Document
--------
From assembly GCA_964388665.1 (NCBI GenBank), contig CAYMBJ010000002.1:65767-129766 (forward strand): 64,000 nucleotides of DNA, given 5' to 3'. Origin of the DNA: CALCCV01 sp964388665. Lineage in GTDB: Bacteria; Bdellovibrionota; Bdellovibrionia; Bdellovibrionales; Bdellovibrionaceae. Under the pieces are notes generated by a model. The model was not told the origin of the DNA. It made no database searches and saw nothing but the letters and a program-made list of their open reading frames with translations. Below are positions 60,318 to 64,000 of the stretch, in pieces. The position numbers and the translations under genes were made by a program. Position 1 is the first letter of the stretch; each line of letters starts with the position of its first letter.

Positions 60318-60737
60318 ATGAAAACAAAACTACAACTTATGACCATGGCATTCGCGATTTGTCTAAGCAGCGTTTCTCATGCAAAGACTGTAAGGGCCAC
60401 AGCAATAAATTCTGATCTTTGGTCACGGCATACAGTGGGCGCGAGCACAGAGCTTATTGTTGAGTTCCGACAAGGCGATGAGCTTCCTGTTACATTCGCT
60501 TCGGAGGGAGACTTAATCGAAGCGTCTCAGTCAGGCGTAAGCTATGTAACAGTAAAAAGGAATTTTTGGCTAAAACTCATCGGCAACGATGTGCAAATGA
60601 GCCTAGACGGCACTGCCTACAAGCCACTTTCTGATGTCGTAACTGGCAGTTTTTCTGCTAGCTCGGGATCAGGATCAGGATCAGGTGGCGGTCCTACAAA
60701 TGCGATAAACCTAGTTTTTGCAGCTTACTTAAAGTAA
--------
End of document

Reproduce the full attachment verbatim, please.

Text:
From assembly GCA_964388665.1 (NCBI GenBank), contig CAYMBJ010000002.1:65767-129766 (forward strand): 64,000 nucleotides of DNA, given 5' to 3'. Origin of the DNA: CALCCV01 sp964388665. Lineage in GTDB: Bacteria; Bdellovibrionota; Bdellovibrionia; Bdellovibrionales; Bdellovibrionaceae. Under the pieces are notes generated by a model. The model was not told the origin of the DNA. It made no database searches and saw nothing but the letters and a program-made list of their open reading frames with translations. Below are positions 60,318 to 64,000 of the stretch, in pieces. The position numbers and the translations under genes were made by a program. Position 1 is the first letter of the stretch; each line of letters starts with the position of its first letter.

Positions 60318-60737
60318 ATGAAAACAAAACTACAACTTATGACCATGGCATTCGCGATTTGTCTAAGCAGCGTTTCTCATGCAAAGACTGTAAGGGCCAC
60401 AGCAATAAATTCTGATCTTTGGTCACGGCATACAGTGGGCGCGAGCACAGAGCTTATTGTTGAGTTCCGACAAGGCGATGAGCTTCCTGTTACATTCGCT
60501 TCGGAGGGAGACTTAATCGAAGCGTCTCAGTCAGGCGTAAGCTATGTAACAGTAAAAAGGAATTTTTGGCTAAAACTCATCGGCAACGATGTGCAAATGA
60601 GCCTAGACGGCACTGCCTACAAGCCACTTTCTGATGTCGTAACTGGCAGTTTTTCTGCTAGCTCGGGATCAGGATCAGGATCAGGTGGCGGTCCTACAAA
60701 TGCGATAAACCTAGTTTTTGCAGCTTACTTAAAGTAA